When faced with potential cybersecurity threats to an election, post-election audits can serve to either confirm or eliminate the possibility of election tampering. Unlike statewide recounts, audits review the equipment and procedures used to count votes and then focus on randomly selected precincts where they conduct a hand count of paper records and compare the totals to those previously reported. Individuals who suggest that audits are unnecessary because the results are probably correct entirely miss the point.  If we are going to have long-term confidence in our local, state, and national elections, we need to create an infrastructure for secure and reliable elections. Verification of the vote shouldn’t have to come from a third-party candidate; it should be built in as a normal and appropriate measure to ensure the validity of our elections.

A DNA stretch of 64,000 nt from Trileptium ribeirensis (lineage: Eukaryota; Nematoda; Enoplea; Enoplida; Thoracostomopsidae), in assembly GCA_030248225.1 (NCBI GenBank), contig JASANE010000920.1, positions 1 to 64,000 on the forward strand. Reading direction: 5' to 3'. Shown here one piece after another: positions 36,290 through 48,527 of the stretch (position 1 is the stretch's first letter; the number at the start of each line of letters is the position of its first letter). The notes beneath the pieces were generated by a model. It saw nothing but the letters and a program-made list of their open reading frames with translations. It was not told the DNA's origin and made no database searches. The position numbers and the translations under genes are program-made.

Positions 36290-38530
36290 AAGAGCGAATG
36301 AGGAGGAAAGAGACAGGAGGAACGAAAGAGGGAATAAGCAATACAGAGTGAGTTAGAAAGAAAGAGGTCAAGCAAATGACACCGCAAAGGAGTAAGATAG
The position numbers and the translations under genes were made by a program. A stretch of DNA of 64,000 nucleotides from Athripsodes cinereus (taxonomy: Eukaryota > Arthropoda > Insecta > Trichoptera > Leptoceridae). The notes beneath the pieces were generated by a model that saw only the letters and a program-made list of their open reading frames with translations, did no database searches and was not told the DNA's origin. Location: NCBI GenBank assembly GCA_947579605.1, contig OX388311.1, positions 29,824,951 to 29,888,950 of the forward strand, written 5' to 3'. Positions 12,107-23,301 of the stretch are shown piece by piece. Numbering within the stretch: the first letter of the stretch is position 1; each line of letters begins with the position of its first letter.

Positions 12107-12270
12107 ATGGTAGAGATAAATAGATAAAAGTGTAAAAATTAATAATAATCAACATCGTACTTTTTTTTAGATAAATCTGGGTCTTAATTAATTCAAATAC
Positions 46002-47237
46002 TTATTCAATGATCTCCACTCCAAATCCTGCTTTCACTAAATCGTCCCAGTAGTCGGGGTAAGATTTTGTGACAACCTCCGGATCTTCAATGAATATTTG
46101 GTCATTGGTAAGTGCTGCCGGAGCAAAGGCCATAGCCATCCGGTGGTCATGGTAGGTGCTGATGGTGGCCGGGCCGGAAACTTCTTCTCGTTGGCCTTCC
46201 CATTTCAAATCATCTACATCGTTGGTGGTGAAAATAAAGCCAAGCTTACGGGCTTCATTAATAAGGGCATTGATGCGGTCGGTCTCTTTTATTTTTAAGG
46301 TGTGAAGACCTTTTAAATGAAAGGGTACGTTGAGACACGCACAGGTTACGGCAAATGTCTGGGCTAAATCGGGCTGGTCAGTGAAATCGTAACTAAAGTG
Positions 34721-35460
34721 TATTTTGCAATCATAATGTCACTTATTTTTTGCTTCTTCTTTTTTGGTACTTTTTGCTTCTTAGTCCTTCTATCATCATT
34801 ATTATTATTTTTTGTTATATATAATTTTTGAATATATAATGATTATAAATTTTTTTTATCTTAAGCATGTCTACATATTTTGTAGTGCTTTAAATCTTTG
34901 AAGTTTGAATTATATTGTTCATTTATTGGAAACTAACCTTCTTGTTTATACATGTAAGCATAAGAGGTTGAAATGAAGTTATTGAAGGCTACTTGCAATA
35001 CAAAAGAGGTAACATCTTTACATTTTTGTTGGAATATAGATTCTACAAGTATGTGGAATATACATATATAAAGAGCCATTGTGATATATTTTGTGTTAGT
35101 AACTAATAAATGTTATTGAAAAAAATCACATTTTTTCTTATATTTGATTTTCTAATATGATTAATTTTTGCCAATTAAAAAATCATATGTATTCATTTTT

Lawrence Norden, deputy director of the Democracy Program at the Brennan Center for Justice has studied voting system security for over a decade. Shortly after the election he and Christopher Famighetti wrote for Future Tense on improving the security and reliability of our voting system now, not four years from now when we’re ready for our next presidential election. They reminded us that the president-elect ran on the promise of investing in the nation’s infrastructure, including roads and bridges, but an even more pressing need now is investment in the infrastructure that is most critical to a functioning democracy: our voting system.